Bilger contends that at the ceremony an obvious effort was made to have everyone believe that ABLE and Narconon were two entirely separate organizations that had nothing to do with each other until then.

But Narconon's own promotional material says it is owned by ABLE. And ABLE turns out to be one of the many organizations on the Scientology organization chart.
At a public meeting in Newkirk on May 8, 1989, Mr. Leroy Bridges of the State Mental health Department told a group of about 80 people that there would be "no Oklahoma patients" treated at the facility, except for a few indigent Indians. Mr. Bridges also said that no state money would be involved.

But a document in the package, written sometime before July 1988, allegedly by Mr. John Duff, president of Narconon International, lists local and Oklahoma people as the top priorities in the Narconon marketing plan. It also lists "State Contracts that pay for beds," as a priority.

At the same meeting, Mr. Bridges told the citizens of Newkirk that Narconon had voluntarily placed itself under jurisdiction of the state for matters of law enforcement and inspection of their program and facilities.

However, a letter from Sheriff Glenn Guinn included in the package says, "As I understand it, I have no authority on Chilocco land. Everything at Chilocco comes under the F.B.I., and we have one F.B.I. agent in this area stationed at Enid."

The document allegedly authored by Mr. Duff also says that it is "essential" to procure state certification and licensing "because we will be providing services to both Indian and Non-Indian people paid through a fee for service, insurance coverage and possible state contracts. State licensing is mandatory for us to be able to accept Non-Indian clientele."

The package sent to the state says, "We find it curious that Narconon wants to be licensed in order to collect on state contracts and insurance policies from people Mr. Bridges has flatly said would not be served at the facility."

Narconon has consistently said it is not connected with the Church of Scientology, but the material in the package sent to the state seems to indicate that except for a "cold turkey" detoxification period, nearly all of the rest of the treatment consists of courses and programs also found on the Church of Scientology's religious progress chart known as "The Bridge To Total Freedom."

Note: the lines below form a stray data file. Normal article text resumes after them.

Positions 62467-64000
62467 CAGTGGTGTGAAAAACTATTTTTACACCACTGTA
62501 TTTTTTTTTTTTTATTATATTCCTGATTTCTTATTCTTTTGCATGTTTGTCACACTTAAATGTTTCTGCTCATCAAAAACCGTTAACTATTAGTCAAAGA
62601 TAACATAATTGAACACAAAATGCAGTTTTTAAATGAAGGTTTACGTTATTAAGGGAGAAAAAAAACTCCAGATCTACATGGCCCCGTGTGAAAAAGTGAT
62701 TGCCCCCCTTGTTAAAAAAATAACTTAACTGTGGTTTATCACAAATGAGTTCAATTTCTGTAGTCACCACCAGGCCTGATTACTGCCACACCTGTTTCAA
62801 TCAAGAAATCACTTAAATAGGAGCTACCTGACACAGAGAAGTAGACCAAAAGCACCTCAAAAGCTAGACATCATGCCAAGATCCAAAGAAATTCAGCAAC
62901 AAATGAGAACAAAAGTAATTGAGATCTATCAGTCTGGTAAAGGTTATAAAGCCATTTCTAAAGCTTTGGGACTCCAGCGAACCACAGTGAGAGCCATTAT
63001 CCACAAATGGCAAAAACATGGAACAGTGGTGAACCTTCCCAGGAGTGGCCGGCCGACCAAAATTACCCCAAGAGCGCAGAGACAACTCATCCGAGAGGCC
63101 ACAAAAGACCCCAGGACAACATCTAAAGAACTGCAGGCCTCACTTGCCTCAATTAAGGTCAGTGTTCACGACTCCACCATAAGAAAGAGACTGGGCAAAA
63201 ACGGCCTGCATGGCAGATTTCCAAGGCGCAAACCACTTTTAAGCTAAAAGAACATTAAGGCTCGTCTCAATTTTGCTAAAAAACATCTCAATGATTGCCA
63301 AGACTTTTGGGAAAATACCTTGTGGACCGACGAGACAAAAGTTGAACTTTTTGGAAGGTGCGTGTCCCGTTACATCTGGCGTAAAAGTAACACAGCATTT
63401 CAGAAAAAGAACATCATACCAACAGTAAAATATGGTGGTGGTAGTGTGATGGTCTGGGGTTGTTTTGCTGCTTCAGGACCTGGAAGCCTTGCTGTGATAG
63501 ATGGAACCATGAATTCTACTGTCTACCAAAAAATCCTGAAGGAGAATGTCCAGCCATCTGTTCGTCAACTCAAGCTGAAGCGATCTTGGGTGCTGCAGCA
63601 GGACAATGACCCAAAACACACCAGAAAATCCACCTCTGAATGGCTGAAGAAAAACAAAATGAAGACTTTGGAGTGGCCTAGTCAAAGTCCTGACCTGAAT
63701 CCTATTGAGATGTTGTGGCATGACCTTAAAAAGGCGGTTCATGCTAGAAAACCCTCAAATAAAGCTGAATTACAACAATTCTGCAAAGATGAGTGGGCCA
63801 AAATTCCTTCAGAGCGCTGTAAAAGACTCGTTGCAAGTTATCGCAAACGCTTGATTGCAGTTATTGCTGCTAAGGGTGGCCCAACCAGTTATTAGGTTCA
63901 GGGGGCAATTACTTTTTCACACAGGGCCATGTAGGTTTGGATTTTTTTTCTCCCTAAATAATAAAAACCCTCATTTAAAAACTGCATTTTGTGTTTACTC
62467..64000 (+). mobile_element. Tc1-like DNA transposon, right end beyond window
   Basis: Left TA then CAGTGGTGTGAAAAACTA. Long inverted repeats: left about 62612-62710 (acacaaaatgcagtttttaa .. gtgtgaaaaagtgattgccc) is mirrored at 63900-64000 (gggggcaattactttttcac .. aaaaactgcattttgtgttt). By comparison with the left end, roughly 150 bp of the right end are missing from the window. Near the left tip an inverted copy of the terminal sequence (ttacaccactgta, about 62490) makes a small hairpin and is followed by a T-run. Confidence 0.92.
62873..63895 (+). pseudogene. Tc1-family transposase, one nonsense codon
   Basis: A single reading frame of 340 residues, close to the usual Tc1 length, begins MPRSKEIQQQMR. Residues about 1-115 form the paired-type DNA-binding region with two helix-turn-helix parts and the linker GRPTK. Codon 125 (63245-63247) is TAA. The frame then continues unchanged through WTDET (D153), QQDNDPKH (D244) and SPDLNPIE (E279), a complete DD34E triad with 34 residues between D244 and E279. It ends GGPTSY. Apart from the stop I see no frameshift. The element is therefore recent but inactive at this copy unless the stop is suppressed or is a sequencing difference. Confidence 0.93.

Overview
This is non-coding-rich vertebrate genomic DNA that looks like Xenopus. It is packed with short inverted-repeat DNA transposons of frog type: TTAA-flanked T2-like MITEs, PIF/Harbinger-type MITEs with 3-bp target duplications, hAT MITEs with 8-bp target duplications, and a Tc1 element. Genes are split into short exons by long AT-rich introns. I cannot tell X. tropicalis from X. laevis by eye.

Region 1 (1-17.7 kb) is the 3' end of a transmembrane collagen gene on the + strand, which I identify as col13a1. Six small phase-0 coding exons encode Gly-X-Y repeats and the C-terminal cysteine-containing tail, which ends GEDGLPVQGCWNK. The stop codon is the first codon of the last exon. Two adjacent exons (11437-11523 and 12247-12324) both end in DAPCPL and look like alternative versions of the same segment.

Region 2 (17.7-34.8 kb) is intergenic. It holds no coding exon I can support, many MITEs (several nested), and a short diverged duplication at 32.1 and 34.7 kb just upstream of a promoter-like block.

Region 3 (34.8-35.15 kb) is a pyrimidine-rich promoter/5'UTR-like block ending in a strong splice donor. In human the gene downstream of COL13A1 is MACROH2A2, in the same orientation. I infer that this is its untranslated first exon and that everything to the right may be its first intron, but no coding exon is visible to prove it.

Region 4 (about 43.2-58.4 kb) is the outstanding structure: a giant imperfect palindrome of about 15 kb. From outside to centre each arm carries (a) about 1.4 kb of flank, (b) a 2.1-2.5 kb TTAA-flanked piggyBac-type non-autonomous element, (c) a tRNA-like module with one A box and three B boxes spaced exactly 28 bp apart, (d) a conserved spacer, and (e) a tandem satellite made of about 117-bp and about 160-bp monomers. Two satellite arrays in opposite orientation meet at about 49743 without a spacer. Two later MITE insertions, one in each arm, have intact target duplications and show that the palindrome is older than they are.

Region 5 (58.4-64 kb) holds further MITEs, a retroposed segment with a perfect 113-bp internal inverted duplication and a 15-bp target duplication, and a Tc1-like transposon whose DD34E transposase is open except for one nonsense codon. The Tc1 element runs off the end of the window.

City leaders are also questioning the cure rates claimed by Narconon. They consider it an exaggerated figure and say they have seen no data to support it. Several individuals involved in drug and alcohol rehabilitation in this area have said the cure rate for any program is between 15% and 30% at best.

Narconon spokesmen have said that the conversion rate of Narconon patients to Scientology is, variously, between 1% and 3%, and "under 10%." But an evaluation Team Report made to the California State Department of Health said "it was clear that nearly all the patients hoped to become Scientologists." Other reports from former Scientology members and Narconon patients puts the figure at between 50% and 75%.

Other exhibits contained in the package mailed to state officials consists of charts, news reports from around the country and several foreign countries, a radio transcript, and 13 pages of references for further reading or information which city leaders hope will be enough to convince the state that it needs to take a much closer look at this project before it is licensed for operation in the State of Oklahoma.

Scientific And Medical Accuracy Of Narconon Program Questioned

17 August 1989

A Professor of Chemistry and Biochemistry at the University of Oklahoma calls it "pure unadulterated 'cow pies'".

A Doctor of Internal Medicine in Ponca City says it is "filled with ...many false generalizations, internal inconsistencies, outright lies, and potentially dangerous treatments."

They are talking about the Purification part of the Narconon drug rehabilitation program that will be offered at Chilocco.

According to a document called the Narconon Technical Line-Up copyrighted 1984 by Narconon, their rehabilitation program consists of several steps:

First, there is a Detoxification and Withdrawal program, followed by a Drug Education/Orientation lecture, Hard TR's (Training Routines), the Purification program, Objectives, the Drug Rundown, and the Way To Happiness Rundown.

Several area individuals have ask for and have been promised a copy of the Narconon "protocols" that will be used when Narconon is in operation, but after several weeks, nothing has been forthcoming from Narconon.